A 56 year old Fayetteville man was killed when police used a Taser to subdue him prior to arrest. As a result, Police Chief Tom Bergamine announced this week that all police officers were to turn in their Tasers. All of the weapons will be examined to ensure they are working properly.
Fayetteville isn’t the first department in the state to take their Tasers off the streets. Charlotte-Mecklenburg Department did the same in July after a similar death, this one involving a 21 year old man. In another Charlotte case a 17 year old was killed in 2008 after police fired a Taser at him. The city later settled a claim with the teen’s family for $625,000.
Taser International is the maker of these weapons, most often used by police when deadly force is not warranted by physical force is. Across the country in recent years we’ve seen many people die soon after a Taser incident, though Taser International says the devices are safe.
A spokesperson for the company says “The vast numbers of these cases (deaths) tend to be caused by a drug overdose or delirium or some are simply unexplained.”
In Fayetteville, Michael Wade Evans was reportedly acting erratically in a public parking lot last week. He was said to have been trying to jump on vehicles as they passed. When the police couldn’t get control of him to make an arrest, they fired the Taser at him. He stopped breathing and was pronounced dead at Cape Fear Valley Medical Center.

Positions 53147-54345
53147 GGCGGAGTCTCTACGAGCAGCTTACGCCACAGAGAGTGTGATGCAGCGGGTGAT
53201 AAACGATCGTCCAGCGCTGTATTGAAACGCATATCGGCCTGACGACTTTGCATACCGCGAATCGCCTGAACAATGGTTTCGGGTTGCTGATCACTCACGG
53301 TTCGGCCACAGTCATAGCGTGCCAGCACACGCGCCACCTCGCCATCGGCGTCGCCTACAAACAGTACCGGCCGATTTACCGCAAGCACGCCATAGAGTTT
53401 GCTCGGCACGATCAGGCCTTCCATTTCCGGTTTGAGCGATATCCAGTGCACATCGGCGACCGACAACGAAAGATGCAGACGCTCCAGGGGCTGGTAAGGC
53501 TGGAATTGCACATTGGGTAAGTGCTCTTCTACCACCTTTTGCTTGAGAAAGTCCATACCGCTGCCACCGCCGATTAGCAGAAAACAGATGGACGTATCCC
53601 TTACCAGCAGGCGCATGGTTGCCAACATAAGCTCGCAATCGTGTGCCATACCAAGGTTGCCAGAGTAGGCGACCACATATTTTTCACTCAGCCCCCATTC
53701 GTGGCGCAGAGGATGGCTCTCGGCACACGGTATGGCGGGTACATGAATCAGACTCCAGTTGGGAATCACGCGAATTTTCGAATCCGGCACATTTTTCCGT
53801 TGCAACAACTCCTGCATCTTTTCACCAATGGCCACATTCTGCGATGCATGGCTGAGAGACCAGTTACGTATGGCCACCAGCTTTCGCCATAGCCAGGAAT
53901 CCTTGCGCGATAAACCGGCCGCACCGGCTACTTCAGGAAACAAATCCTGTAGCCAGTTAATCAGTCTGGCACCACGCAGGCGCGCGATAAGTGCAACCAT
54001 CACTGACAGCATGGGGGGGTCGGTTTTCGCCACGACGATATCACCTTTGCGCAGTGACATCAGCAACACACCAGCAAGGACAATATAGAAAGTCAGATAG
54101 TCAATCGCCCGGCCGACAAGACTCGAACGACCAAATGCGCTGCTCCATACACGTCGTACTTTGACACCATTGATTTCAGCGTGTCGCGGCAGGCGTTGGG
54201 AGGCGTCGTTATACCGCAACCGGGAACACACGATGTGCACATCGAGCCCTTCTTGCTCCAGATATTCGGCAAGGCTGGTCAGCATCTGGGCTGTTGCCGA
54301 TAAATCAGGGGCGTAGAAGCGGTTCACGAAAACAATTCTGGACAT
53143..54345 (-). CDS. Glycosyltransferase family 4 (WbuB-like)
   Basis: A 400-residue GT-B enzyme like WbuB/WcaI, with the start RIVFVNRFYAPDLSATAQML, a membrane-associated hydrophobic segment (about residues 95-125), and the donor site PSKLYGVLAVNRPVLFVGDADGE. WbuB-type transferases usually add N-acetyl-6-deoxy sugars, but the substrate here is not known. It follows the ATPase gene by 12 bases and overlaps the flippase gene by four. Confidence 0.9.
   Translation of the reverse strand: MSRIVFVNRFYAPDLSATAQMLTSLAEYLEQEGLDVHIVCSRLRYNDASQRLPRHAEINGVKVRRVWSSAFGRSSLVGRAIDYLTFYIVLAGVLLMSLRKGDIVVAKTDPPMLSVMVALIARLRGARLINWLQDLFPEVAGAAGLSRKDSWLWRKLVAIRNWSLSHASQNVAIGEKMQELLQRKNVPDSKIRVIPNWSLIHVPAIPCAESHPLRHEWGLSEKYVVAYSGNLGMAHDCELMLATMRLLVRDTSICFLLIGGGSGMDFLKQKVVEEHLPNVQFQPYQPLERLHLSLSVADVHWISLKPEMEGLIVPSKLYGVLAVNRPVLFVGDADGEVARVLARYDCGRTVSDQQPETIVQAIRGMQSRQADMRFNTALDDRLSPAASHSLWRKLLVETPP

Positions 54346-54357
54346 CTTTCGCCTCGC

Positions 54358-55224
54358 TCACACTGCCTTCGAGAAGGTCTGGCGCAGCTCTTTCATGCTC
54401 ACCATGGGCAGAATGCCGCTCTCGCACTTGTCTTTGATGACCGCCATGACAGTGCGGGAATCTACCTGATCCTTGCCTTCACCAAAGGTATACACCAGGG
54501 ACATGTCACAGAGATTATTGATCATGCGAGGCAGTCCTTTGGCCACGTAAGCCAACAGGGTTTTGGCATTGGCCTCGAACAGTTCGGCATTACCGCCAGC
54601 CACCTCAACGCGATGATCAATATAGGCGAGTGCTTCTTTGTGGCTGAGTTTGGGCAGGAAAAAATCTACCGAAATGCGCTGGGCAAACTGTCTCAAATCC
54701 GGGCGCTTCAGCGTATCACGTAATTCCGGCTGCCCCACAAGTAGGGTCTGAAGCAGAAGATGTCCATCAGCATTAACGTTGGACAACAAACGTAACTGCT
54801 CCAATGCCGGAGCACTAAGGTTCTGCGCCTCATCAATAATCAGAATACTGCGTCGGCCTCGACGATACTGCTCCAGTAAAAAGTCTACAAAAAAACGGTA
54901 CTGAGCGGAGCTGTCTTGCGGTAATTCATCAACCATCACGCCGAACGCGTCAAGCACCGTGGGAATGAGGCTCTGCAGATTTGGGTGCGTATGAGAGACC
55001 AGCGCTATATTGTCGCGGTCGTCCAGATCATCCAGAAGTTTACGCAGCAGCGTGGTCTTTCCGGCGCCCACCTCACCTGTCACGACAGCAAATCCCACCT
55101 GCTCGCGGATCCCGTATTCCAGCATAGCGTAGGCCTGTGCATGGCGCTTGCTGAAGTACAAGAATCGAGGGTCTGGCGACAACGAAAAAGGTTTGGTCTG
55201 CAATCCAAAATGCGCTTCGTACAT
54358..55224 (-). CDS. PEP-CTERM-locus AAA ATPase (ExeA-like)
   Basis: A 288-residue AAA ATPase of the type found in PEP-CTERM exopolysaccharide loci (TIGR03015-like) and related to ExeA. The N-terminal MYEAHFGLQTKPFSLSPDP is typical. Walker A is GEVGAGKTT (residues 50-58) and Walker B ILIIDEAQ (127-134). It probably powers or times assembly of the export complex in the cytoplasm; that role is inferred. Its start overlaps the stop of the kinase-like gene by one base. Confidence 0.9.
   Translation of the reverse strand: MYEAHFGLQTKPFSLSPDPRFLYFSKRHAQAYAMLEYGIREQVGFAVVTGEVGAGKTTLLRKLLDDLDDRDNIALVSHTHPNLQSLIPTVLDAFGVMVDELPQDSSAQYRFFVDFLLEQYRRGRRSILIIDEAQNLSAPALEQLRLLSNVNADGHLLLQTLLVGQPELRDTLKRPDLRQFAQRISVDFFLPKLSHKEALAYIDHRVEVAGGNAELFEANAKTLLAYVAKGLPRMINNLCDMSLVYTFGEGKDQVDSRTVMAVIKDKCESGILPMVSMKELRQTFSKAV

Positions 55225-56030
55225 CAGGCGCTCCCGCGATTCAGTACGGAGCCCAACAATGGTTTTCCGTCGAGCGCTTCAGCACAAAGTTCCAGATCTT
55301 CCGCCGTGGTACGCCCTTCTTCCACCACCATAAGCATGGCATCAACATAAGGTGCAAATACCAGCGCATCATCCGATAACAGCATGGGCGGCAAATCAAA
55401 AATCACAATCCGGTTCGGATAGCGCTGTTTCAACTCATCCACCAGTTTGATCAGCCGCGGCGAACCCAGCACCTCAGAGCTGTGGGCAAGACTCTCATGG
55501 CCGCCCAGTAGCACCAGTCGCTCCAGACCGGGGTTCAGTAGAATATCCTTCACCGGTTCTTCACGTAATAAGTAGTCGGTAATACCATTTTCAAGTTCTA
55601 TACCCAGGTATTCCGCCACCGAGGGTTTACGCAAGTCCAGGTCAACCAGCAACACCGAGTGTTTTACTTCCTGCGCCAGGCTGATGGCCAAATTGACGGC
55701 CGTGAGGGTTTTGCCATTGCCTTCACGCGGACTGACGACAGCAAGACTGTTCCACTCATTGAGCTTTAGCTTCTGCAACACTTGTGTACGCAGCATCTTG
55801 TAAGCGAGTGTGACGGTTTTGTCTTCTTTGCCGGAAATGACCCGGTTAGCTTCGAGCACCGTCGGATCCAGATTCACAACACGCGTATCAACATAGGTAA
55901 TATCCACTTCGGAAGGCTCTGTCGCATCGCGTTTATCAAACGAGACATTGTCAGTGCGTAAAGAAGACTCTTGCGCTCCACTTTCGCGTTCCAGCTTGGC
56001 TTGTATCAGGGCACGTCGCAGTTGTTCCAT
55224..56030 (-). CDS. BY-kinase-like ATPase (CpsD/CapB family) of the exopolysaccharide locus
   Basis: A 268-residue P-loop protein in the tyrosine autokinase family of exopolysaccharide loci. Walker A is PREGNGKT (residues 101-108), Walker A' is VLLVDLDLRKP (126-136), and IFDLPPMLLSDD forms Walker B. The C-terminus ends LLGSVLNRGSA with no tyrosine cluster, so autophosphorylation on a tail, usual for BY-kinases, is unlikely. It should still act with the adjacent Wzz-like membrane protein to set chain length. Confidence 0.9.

“I feel it was the responsible and prudent response to issues with the use of Tasers in the law enforcement profession in general,” said Police Chief Tom Bergamine. He went on to say that he has no reason to believe an equipment malfunction was the cause of Evans’ death.
Cumberland County Commissioner Charles Evans is one of few officials that believe the Tasers should have been pulled long ago. “Actually, I don’t think Tasers should be used at all,” he told the Fayetteville Observer.
Tasers are controversial weapons, to say the least. Critics say they are far too dangerous to be considered “non-lethal” and question if the devices make it more convenient for police to use force, potentially increasing use-of-force incidents when they are unnecessary.
Taser International maintains that there products are not lethal and completely safe, though potentially painful, when used correctly.
Though used more often than firearms, Tasers are still infrequently used by North Carolina law enforcement. Instead, most arrests occur without incident and without a use of force.